Dr. Howells: Following the orderly winding down of operations by the New Millennium Experience Company (NMEC), the company's directors today took steps to commence a Members Voluntary Liquidation. The Minister for Housing and Planning, NMEC's sole shareholder, has formally appointed Richard Heis and Stephen Treharne, two partners of KPMG, as liquidators.
NMEC's final annual report and financial statements for the period 1 January 2001 to 18 December 2001 will be available tomorrow and I will arrange for copies of the report to be placed in the Libraries of both Houses.
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Mr. Martyn Jones: To ask the Secretary of State for Foreign and Commonwealth Affairs what plans he has to discuss the issue of Spain's access to the airport in Gibraltar with the Governor of Gibraltar. 
Peter Hain: I refer my hon. Friend to the answer I gave to the hon. Member for Altrincham and Sale, West (Mr. Brady) on 6 December 2001, Official Report, column 471W. The Foreign Secretary is in regular contact with the Governor of Gibraltar on all issues relating to Gibraltar. These exchanges are confidential and in accordance with exemption 1 of the Code of Practice on Access to Government Information.
We discussed a wide range of human rights concerns including: Tibet and Xinjiang; freedoms of expression, religion and association; Falun Gong; the abuse of psychiatry; criminal justice issues, including the death penalty, torture and re-education through labour; North Korean refugees; co-operation with UN human rights mechanisms, including visits by Special Rapporteurs; the ratification of the two Human Rights Covenants and International Labour Organisation Conventions; the blocking of the BBC World Service website and Mandarin Service. We also discussed the programmes of practical co-operation between the UK and China to promote human rights and the rule of law.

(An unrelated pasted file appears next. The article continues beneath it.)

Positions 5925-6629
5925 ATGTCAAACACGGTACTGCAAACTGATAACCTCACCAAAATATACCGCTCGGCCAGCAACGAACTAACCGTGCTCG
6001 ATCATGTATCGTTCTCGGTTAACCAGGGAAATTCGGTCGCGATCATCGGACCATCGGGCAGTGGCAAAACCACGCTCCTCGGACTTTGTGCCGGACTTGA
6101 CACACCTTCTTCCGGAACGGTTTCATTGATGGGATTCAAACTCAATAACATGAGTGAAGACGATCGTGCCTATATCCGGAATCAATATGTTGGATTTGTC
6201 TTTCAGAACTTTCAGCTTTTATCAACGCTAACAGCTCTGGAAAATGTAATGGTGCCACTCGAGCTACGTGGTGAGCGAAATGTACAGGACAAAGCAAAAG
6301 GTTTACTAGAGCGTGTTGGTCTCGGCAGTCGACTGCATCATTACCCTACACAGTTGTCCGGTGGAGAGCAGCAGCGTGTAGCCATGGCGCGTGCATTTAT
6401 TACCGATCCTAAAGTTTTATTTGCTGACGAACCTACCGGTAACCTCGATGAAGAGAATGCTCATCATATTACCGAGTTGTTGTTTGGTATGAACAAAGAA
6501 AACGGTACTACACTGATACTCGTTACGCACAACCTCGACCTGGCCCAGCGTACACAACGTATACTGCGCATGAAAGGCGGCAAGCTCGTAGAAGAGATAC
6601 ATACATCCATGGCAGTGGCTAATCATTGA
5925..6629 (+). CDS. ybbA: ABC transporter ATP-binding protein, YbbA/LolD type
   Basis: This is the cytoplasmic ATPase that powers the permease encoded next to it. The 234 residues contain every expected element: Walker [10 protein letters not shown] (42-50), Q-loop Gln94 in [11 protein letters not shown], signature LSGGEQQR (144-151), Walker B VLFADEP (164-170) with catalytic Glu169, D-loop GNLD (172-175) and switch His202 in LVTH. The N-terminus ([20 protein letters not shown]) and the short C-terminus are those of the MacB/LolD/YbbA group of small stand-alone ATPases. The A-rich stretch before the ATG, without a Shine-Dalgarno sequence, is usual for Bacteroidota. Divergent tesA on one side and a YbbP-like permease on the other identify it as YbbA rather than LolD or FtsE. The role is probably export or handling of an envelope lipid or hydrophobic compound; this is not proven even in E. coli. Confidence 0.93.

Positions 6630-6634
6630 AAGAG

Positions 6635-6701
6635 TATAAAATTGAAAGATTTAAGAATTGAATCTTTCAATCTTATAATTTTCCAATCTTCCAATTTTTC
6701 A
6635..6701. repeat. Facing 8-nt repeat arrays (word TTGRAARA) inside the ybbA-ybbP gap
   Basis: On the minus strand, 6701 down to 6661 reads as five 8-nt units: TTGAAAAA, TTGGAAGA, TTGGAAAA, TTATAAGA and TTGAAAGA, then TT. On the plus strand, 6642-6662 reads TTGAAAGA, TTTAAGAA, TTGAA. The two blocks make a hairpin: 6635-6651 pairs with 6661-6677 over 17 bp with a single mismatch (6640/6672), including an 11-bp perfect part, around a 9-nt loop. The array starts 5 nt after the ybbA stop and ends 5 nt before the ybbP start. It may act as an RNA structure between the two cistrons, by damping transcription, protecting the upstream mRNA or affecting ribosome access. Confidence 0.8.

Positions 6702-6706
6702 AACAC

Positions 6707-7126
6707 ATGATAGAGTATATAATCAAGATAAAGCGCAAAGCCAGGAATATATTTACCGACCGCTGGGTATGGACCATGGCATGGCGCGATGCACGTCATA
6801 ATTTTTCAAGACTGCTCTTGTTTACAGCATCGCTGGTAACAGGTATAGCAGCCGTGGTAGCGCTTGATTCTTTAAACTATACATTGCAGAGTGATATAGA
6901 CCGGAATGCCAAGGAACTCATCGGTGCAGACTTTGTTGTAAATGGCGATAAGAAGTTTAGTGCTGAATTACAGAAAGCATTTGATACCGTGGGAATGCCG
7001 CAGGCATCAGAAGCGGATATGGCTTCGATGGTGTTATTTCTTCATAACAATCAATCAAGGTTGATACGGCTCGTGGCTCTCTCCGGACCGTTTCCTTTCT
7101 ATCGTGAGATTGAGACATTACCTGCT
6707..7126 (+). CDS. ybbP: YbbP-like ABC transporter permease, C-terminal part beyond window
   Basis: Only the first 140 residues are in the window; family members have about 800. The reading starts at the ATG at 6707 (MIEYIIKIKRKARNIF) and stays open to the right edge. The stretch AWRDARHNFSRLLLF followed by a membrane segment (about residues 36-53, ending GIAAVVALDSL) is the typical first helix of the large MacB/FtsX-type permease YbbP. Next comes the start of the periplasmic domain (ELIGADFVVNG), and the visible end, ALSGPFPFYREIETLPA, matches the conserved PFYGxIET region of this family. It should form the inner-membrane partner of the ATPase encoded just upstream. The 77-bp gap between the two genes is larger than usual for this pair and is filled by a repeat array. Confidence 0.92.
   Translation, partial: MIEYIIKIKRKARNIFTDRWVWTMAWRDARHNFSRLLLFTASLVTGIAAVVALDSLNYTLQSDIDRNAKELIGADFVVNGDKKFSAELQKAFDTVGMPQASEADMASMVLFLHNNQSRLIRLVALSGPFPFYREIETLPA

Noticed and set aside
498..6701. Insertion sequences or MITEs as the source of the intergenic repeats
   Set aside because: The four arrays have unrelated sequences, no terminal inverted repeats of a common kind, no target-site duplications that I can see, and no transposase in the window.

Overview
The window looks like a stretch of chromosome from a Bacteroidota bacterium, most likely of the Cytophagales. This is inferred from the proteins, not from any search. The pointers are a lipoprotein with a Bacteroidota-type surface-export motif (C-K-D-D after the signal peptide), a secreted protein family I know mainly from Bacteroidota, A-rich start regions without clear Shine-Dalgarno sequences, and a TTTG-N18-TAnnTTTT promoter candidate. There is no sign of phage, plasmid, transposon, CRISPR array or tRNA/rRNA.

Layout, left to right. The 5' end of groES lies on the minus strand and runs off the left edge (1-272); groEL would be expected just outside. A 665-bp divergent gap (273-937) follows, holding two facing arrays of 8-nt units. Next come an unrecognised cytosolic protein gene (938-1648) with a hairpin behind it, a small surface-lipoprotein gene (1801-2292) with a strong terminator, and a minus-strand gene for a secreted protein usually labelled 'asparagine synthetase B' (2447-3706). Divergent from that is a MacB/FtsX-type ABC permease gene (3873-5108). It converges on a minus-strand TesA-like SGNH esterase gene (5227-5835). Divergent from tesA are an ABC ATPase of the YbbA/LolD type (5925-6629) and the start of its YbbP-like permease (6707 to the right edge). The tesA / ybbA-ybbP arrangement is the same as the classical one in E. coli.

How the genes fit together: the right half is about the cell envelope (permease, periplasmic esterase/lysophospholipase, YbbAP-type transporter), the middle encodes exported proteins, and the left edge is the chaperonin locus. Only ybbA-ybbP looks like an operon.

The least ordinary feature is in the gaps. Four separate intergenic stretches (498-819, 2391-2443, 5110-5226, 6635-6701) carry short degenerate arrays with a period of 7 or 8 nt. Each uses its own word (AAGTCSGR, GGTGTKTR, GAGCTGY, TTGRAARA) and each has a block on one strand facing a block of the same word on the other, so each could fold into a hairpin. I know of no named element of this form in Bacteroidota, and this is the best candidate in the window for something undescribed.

As well as the formal talks, we organised two sessions involving outside experts to discuss the role of the media and on the administration of criminal justice. We also arranged for the Chinese delegation to visit the BBC World Service and the Central Criminal Courts.
Jeremy Corbyn: To ask the Secretary of State for Foreign and Commonwealth Affairs what representatives of which (a) governmental and (b) quasi-governmental organisations his officials are in contact with in Somalia; and if he will make a statement on the Government's policy towards relations with Somalia. 
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Mr. Bradshaw: Officials at the Foreign and Commonwealth Office in London, and in our diplomatic missions in Addis Ababa and Nairobi, are in contact with a wide range of governmental and quasi-governmental representatives in Somalia. Since the collapse of the Republic of Somalia in 1991 we have had no formal diplomatic relations with Somalia.
Jeremy Corbyn: To ask the Secretary of State for Foreign and Commonwealth Affairs what contacts his officials have had with (a) representatives of Iraqi Kurdish groups, (b) the Kurdish Parliament and (c) the Government in Baghdad covering the future of the northern part of Iraq; and if he will make a statement. 
Mr. Bradshaw: FCO Ministers and officials have regular contact with Iraqi Kurdish groups. I recently met Nechirvan Barzani and Kosrat Rasoul, senior representatives of the Kurdistan Democratic Party (KDP) and the Patriotic Union of Kurdistan (PUK) respectively. FCO officials have also met members elected to the Kurdish Parliament in 1992. Although HMG do not have diplomatic relations with Iraq, officials in New York are always available to speak to the Iraqis if they wish to do so.
HMG are committed to the maintenance of Iraq's sovereignty and territorial integrity within its current borders. The only long-term future for Iraq's Kurds is as part of a stable, peaceful Iraq which gives them a negotiated degree of autonomy.